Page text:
The German textile industry is very innovative and the share of turnover from new products is high as can be taken for 2010 from Table 4

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How much is spent on innovation for textile, leather and clothing 1998 -2012 is shown by Table 5

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Table 6 presents the investment forecast

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The key targeted research areas of Forschungskuratorium Textil take into account the key issues of demography, climate change, recycling, use and consumption of resources, and is focusing on architecture, city of the future, nutrition, health, energy, clothing, production, logistics and mobility.

In a look back to the future, all of these mentioned areas are leading to assumptions and conclusions. In regard to key issues, the estimate is that in 2025 there will be a global population of  9 billion people with growth in Asia and Africa. The number of adults over 60s will increase as well as the age of experienced staff in work processes, the requirement for care and therapy will increas. Reduction in energy use and raw material consumption will be below earth’s regenerative capacity and resource recovery and use will be in the focus, also emission minimisation will be an issue. The conclusions and needs are a textile based protection for people, building and motor vehicles, aids for the elderly and handicapped, product design has to enable recycling, there will be renewable raw materials and bio based materials. There will also be a considerable elimination of environmental damage and pollution.

Mobility will create integrated functionality in lightweight construction materials. There will be an online status monitoring of composite materials and recyclable multi-material design becomes customary. There will be new smart fibres (cooling, heating, light, switching function, energy production and storage) and surface functionality will enhance (self cleaning, colour change, wear resistance).

In clothing there will be sustainable production technology, just-in-time and customer specific, reigning.  There will be colour change functions, integrated functions in fibres (sensory properties, electronic processing, redirection). There will be new fibres produced, energy stored and there will be adaptive materials for protective and leisure clothing.

The conclusions for production and logistics are as follows: There will be biologically degradable  polymers from renewable materials, individualised production, local, fully integrated production for small batch sizes. Textile prototyping will be enhanced by 3D production technology for fibre based materials. There will be systems technologies with variable usage possibilities and knowledge and innovation management will take place across value chains.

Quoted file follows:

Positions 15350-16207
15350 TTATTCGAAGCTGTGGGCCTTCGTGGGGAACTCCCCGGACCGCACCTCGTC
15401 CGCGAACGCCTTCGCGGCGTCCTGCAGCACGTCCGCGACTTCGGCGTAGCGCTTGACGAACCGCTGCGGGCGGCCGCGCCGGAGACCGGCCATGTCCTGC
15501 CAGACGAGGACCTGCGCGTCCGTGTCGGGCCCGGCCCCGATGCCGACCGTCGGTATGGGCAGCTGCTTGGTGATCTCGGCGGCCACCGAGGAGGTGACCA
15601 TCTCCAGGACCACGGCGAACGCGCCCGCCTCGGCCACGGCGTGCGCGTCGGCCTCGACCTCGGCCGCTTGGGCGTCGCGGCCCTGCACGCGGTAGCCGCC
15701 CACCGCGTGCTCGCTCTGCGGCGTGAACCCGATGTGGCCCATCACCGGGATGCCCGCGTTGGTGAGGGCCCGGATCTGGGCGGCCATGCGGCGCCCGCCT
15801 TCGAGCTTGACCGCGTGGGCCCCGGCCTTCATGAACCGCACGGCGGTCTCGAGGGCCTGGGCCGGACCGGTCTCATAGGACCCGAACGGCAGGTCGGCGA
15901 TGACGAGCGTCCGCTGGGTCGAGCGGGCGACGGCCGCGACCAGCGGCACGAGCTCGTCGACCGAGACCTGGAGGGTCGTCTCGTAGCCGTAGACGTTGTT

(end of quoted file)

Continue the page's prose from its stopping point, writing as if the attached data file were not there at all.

Living will need a building management with functional textile surfaces (heating, cooling) on walls, floors and ceilings. Adaptive solar protection with energy production will be common as well as assistance for the elderly and handicapped by textile displays. There will be addressable optical fibres existing, flexible spaces and lightweight furniture construction.

The global perspective of World Technical Textiles Markets

A speech by Francesco Marchi, Director General of EURATEX the umbrella association of the European Textile and Clothing Industry presented a breakdown of the global 2010 Technical Textile Markets based upon figures from Gherzi Consultants (CH) and the result is shown in Table 7

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The European share in Technical Textile worldwide exports can be had from Table 8

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As we all know, innovative textile materials and technologies are enablers for other industries, such as alternative materials, they are light weight, flexible, soft, (multi)functional, durable, energy efficient in production, transport and use. New technology require flexible, continuous, versatile, energy and material efficient manufacturing processes, and functional components have to be reliable, multi functional, cost effective, user-friendly parts of larger technology systems and solutions.